Tips for behaviour when hiking

Safe hiking in the Lenzerheide holiday region

The Lenzerheide holiday region, with its large network of paths, serves as infrastructure for a wide variety of sports, and as a habitat for animals and plants. In the great outdoors, you will occasionally come across animals. Pay particular attention to herds, which are guarded by guard dogs.

With the right behavioural tips, you can protect flora, fauna and yourself.
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Wanderung Piz Danis – Stätzerhorn | © Sundroina Pictures

general behavior tips

The mountain landscape of the Lenzerheide vacation region offers numerous hiking trails and is waiting to be discovered by you. In order to continue to preserve our beautiful nature, there are some rules of conduct to follow.

Tips for behavior in nature

  • Keep your dog on a leash
    Please note that dogs must be kept on a leash in the Vaz/Obervaz municipal area. This applies to residential areas, wildlife rest areas, playgrounds and the entire Heidsee area. Failure to comply with the leash requirement will result in a fine of CHF 100.00.
  • Respect animals and their environment
    Mother cows are protective of their calves. Keep your distance and keep your dog on a leash.
  • Keep dog under control
    Pick up dog droppings; the grass serves as animal food. The watering trough is not a bathtub. Do not let your dog have a bath in the drinking water for the animals.
  • Do not throw away waste
    Litter contaminates the animals' food and can kill them. Plastic, metal or cigarette butts will remain in the wild for years if not picked up.
  • Respect and close fences
    Cross fenced pastures only on marked trails and keep your distance from animals. Fences ensure that livestock cannot leave their pastures. Therefore, close fences or gates behind you. Animals can escape, and this can lead to accidents and damage to other crops.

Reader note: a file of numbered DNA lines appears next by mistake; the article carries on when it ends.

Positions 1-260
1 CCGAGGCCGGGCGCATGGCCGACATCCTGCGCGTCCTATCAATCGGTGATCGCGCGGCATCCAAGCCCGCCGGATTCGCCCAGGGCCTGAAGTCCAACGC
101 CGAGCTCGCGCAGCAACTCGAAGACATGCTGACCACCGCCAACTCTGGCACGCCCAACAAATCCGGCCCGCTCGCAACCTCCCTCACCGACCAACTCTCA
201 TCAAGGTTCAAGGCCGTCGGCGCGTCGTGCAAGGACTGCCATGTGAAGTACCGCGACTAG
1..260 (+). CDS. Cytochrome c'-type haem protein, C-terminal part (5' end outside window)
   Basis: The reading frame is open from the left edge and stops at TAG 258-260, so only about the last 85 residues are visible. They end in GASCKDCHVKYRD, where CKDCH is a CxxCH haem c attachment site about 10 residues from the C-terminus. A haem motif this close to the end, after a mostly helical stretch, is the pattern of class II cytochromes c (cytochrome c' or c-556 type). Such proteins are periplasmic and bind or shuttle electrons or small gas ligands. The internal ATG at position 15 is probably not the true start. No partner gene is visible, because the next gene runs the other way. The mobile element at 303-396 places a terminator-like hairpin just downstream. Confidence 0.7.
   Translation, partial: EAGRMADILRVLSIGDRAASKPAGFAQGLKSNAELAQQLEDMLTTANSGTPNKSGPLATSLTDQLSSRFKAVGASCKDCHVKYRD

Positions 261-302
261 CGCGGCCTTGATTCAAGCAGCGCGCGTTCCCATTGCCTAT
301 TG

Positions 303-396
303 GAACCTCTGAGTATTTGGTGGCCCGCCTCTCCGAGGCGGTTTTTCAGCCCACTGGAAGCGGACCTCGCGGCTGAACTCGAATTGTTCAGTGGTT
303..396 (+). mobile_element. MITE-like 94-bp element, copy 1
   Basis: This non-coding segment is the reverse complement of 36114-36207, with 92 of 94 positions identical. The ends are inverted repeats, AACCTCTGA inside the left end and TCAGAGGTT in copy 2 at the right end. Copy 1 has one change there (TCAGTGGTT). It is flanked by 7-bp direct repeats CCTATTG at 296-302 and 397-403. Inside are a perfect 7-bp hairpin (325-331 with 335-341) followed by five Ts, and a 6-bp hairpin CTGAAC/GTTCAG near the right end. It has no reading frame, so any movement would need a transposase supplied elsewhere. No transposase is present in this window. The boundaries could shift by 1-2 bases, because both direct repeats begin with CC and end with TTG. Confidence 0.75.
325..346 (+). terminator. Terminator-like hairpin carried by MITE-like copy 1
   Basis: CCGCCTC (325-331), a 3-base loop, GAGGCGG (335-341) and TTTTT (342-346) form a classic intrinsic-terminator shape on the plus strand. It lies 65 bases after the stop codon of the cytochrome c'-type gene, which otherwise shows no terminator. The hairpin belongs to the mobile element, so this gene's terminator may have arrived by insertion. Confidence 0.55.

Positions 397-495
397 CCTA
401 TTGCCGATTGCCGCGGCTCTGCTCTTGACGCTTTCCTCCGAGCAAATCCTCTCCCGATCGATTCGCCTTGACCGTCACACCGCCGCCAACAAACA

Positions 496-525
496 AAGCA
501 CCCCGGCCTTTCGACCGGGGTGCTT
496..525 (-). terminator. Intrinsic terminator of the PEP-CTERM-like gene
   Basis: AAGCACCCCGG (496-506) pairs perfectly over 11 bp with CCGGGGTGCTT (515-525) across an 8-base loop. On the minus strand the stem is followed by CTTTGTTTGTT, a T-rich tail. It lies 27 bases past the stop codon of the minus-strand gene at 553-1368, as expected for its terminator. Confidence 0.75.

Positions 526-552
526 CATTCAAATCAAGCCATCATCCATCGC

• Keep field paths clear
    Respect farm traffic and keep crossings open on field paths.
  • Protect crops
    Do not cross fields! Neither on foot nor by bike or on horseback. This way you protect the crops and the biodiversity.
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COWS ON PASTURES

On various mountain pastures, mother cows spend the summer with their calves. Concerned about the protection of their calves, mother cows may feel threatened by approaching people and animals. Therefore, certain rules of conduct must be observed.

Rules of conduct on pastures

Pay attention to the information boards. Behave calmly, do not startle or frighten the animals. Close the gate and follow the trail in the pasture. In general, cows are curious and not dangerous. 

If cows block your path, remain calm. If cows are standing on the trail, keep your distance from them and walk around the herd rather than through the middle of it. Do not frighten the animals and do not turn your back to them.

Cattle have an individual zone - similar to the natural distance zone in humans. If this is violated, the animals may feel harassed. Attacking humans is usually to protect themselves, the herd, and especially the young animals

If possible, keep your distance so as not to alarm the cattle. In any case, walk calmly past the animals.

Cow mothers want to protect their calves. They do not like strangers touching their offspring. Calves, however, often lie somewhat hidden away from the herd.

The mothers always keep an eye on their little ones and may react violently if there is a disagreement. Do not approach the calves.

Cattle always classify your dog as a predator and want to protect their herd - regardless of his appearance and size.

Put him on a leash, keep him under control, and avoid the herd as quietly and as widely as possible. Dogs attract increased attention from cows, cattle and bulls and arouse defensive behavior. Take your dog to the side facing away from the herd so that it is not visible.

Herdenschutz | © Herbert Aust from Pixabay

HERDS WITH GUARD DOGS